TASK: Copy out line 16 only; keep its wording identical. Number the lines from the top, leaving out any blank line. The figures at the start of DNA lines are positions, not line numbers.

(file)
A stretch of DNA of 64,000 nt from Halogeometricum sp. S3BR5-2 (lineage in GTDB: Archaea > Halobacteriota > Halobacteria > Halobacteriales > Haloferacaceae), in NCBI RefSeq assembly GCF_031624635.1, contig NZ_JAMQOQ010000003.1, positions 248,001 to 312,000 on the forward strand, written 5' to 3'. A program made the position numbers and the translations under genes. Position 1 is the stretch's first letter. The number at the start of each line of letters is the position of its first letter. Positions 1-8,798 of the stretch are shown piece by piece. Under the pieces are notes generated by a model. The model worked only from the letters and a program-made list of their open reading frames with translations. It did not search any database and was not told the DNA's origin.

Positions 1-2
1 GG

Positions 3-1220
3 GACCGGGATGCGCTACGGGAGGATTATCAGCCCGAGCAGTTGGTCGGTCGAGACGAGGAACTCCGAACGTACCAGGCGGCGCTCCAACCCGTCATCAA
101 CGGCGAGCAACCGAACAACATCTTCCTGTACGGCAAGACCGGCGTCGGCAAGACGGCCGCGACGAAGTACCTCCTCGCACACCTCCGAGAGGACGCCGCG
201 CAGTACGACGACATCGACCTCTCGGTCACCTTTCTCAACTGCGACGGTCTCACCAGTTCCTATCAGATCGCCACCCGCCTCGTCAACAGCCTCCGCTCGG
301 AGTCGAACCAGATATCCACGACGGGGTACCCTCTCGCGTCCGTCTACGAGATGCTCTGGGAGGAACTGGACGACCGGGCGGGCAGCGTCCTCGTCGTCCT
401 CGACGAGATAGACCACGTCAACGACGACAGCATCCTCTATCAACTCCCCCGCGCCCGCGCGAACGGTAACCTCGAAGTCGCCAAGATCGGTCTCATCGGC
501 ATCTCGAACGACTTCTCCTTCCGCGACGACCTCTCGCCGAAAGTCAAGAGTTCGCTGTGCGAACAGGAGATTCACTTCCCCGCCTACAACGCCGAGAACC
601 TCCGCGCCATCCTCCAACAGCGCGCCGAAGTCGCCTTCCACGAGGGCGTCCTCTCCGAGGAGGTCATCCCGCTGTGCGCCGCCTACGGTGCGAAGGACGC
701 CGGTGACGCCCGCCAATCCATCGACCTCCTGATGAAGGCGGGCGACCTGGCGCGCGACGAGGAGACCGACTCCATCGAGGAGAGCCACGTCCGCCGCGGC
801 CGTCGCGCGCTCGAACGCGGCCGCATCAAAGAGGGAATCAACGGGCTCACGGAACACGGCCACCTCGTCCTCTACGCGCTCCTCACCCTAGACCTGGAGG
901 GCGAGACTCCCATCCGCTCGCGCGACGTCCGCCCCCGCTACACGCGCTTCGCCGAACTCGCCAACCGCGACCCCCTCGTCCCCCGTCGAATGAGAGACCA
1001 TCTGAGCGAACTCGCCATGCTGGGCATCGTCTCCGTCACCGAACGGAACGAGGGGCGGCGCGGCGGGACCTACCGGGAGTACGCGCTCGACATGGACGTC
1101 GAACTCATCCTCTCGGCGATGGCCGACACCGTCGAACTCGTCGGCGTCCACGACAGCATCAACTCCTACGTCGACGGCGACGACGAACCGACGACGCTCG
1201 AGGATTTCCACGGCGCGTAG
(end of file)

1101 GAACTCATCCTCTCGGCGATGGCCGACACCGTCGAACTCGTCGGCGTCCACGACAGCATCAACTCCTACGTCGACGGCGACGACGAACCGACGACGCTCG